The Jackets’ drummer, Chris Rosales, explains the rock'n'roll kinship that brought together: The Jackets, with The Loons and The Darts with whom they toured and who helped bring The Jackets to the US,” of which Rosales says, "The connection is good ole rock and roll. As far as my connection with Mike Stax, I first met Mike when I was a regular at Greg Shaw's Cavern Club in the ‘80s. As for The Darts, we met in France a few years ago. Nicole Laurenne invited us to tour with The Darts and we just did it. Then there is the ”Little Steven Underground Garage” connection. So put that all in a pot and stir it vigorously, and that is how The Jackets came to the USA.

When asked what it was like to tour with The Jackets, Nicole, The Darts' singer, who was also brilliant and a personal fave in The Love Me Nots and Motobunny, said "Touring with the Jackets is the most comfortable, easy tour we've done to date. They are not only top-notch musicians but sweet and genuine people with a strong work ethic. They love Indian food as much as we do. We miss them so much. We know they burned Boston right to the ground." Buy The Jackets records, but absolutely do not miss experiencing them live because just as Kabot says, "Just when you thought it had all been done with three chord garage rock, The Jackets have not just reinvented it, they own it!.”

Jack Torera (guitar, vocals);"Schmidi" Schmidiger (bass);Chris Rosales (drums)  
Nancy Neon: Who or what made you want to be a singer?
Jack Torera: It was more of an accident when a friend convinced me to join their punk band when I was 19 to play guitar and sing. Shortly after that, we had a gig and it was like an explosion for me. There was this wild, raw thing that came out of me onstage that I didn't know before.

Nancy: And who influenced your vocal style?
Jack: Playing in many bands and many concerts over the years. I never had an idol or a certain style I wanted to achieve. I just do what I do in my own way and that is good.

Nancy: What artist or songwriter made you want to create your own songs?
Jack: Not a specific artist or songwriter. It was more the DIY movement and the culture from ‘60s garage punk bands... the idea that "everybody can play music" as long as it is authentic and direct from the heart. I always wanted to play my own songs. For me, that is what makes a band a real band.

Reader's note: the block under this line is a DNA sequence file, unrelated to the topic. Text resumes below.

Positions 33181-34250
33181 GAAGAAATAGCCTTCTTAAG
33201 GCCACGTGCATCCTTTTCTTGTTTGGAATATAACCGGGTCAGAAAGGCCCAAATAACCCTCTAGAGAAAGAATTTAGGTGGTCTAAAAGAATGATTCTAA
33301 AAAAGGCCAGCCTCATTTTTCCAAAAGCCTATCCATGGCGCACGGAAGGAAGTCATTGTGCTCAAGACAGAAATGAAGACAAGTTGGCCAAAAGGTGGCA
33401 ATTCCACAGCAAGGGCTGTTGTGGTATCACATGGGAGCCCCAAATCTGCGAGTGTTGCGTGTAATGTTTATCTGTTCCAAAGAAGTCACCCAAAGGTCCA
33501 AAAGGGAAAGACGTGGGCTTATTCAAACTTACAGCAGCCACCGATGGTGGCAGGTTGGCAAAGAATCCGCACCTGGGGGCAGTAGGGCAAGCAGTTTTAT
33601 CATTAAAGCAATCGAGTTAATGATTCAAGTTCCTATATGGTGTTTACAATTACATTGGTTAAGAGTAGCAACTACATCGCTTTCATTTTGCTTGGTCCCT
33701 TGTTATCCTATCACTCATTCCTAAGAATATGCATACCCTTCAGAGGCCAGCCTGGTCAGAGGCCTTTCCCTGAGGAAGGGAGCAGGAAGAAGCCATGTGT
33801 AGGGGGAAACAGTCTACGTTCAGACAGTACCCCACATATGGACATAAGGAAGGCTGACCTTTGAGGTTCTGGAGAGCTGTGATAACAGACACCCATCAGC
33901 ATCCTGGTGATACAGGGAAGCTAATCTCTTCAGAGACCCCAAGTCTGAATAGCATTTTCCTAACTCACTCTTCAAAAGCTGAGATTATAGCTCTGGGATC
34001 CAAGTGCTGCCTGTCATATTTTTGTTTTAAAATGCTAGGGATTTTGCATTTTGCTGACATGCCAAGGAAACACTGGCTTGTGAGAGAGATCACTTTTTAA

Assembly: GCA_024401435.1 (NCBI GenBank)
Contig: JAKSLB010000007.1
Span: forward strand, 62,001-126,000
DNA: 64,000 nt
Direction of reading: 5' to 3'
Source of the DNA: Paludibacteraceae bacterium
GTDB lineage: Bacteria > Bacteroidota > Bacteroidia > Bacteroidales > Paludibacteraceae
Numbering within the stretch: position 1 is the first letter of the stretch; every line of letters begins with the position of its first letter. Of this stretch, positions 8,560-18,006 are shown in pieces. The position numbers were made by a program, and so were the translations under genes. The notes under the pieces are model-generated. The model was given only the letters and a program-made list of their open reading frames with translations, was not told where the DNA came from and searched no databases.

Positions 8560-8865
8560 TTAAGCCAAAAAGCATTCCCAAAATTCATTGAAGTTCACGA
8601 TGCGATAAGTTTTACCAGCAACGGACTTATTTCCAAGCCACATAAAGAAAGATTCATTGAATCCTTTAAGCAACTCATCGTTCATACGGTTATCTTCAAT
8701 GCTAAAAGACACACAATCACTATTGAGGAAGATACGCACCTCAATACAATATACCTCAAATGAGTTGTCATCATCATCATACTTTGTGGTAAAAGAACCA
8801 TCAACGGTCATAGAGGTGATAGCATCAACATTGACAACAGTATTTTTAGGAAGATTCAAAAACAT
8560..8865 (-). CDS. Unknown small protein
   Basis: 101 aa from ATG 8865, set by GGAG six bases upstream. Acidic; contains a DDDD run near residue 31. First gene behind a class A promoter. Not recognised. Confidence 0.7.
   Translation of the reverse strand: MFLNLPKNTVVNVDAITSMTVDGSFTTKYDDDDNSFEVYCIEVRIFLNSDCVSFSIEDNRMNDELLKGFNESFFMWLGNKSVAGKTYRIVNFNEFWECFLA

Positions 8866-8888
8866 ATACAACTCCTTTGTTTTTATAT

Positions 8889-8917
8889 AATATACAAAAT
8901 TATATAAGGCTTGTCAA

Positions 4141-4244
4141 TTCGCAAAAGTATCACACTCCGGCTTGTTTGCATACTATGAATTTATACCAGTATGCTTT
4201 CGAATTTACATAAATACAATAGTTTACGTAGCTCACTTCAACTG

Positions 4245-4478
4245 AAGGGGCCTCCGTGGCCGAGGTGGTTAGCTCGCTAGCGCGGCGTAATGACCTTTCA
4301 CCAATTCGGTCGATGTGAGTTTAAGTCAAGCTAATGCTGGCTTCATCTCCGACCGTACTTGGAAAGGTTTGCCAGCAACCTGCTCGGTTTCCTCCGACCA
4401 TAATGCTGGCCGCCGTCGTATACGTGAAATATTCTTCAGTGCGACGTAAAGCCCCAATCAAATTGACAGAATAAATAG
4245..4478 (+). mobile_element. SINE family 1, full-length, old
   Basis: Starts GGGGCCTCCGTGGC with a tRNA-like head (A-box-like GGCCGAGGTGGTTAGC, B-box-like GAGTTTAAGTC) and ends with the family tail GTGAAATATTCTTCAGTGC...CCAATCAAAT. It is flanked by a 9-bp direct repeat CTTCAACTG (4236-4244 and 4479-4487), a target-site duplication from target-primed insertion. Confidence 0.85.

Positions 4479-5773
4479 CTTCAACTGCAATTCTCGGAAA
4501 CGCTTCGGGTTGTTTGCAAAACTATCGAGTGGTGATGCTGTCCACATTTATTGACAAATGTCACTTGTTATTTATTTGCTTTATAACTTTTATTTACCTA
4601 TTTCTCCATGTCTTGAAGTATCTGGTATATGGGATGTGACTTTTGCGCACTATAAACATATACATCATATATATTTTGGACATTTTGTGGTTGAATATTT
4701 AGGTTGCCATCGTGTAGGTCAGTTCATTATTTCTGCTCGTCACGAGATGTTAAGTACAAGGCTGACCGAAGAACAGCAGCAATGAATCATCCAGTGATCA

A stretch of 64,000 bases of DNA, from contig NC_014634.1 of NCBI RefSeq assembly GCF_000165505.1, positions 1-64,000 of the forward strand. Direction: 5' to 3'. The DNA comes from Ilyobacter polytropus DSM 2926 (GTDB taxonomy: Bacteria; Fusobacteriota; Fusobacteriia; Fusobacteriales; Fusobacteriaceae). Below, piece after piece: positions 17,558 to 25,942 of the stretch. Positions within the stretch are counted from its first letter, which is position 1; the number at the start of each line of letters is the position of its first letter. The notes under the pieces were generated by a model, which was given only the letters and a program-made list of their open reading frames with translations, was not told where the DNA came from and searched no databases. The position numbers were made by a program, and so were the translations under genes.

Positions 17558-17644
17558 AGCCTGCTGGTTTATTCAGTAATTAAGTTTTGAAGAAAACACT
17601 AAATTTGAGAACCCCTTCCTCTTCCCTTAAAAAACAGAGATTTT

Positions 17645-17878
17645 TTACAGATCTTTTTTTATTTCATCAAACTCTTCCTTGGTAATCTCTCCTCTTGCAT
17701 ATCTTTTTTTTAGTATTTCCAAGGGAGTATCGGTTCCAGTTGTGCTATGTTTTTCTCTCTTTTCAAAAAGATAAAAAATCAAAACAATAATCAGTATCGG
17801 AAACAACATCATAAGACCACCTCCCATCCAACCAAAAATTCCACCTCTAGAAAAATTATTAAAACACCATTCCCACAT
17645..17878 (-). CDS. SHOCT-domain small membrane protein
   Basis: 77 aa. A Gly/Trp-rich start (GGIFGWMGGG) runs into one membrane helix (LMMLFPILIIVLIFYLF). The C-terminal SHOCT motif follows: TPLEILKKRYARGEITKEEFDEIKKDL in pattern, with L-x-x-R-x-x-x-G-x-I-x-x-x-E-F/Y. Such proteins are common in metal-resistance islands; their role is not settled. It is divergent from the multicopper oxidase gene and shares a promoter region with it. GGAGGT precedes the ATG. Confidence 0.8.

Nancy: What songwriters made the most positive impact on your writing style?
Jack: A great inspiration for songwriting is Arthur Lee of Love and Sean Bonniwell of The Music Machine. I never get bored of their songs because they are varied which I like, and always sound authentic.

Nancy: Which musicians inspired you to play music?
Samuel "Schmidi" Schmidiger: I am originally a guitar player. My main guitar influences are Jimi Hendrix, Robert Johnson, and Reverend Beat Man[Reverend Beat Man and his band The Monsters are The Jackets’ label mates on Voodoo Rhythm Records - NN]

Nancy: What bass players do you admire?
Schmidi: John Entwistle of The Who definitely inspired me as a bass player. I admire Noel Redding of the Jimi Hendrix Experience and Robert Butler of The Untold Fables and Miracle Workers that introduced me to the world of Mosrite basses.

Nancy: How did you get your start as a drummer?
Chris Rosales: I started playing in my garage in the ‘80s. I had a record player next to my drum set turned up to the highest volume on one of those ‘70s portable record players. I would play along to The Seeds and The Doors because I was into the ‘60s garage rock revival of the ‘80s. The Seeds' drummer, Rick Andridge, had a very basic style that was easy to copy, like the beat on "Can't Seem To Make You Mine." From The Doors' drummer, John Densmore, I learned the Bossa Nova and single and double stroke drum rolls. The Sonics' drummer, Bob Bennett had a huge influence on me with the way he played that bass drum. But it was probably Ringo Starr, Mickey Dolenz, and my Dad – who was a jazz drummer in the late ‘50s – who influenced me aesthetically to want to sit behind a band and play drums.

Nancy: The Loons and The Darts helped bring The Jackets to the US. You are also tight with The Woogles and have recently toured with them. How did you get hooked up with The Woogles?
Chris: I met The Woogles in the early 2000s in Switzerland when I was playing in the Get Lost with members of The Miracle Workers [The Miracle Workers had their debut album, Inside Out on Bomp! Records and were based in Portland, OR and in Los Angeles, CA – NN] The Get Lost played a few gigs with The Woogles and we hit it off. I also got to know their drummer, Dan Electro while I was producing a podcast in the 2000's on the network where he was also a podcaster.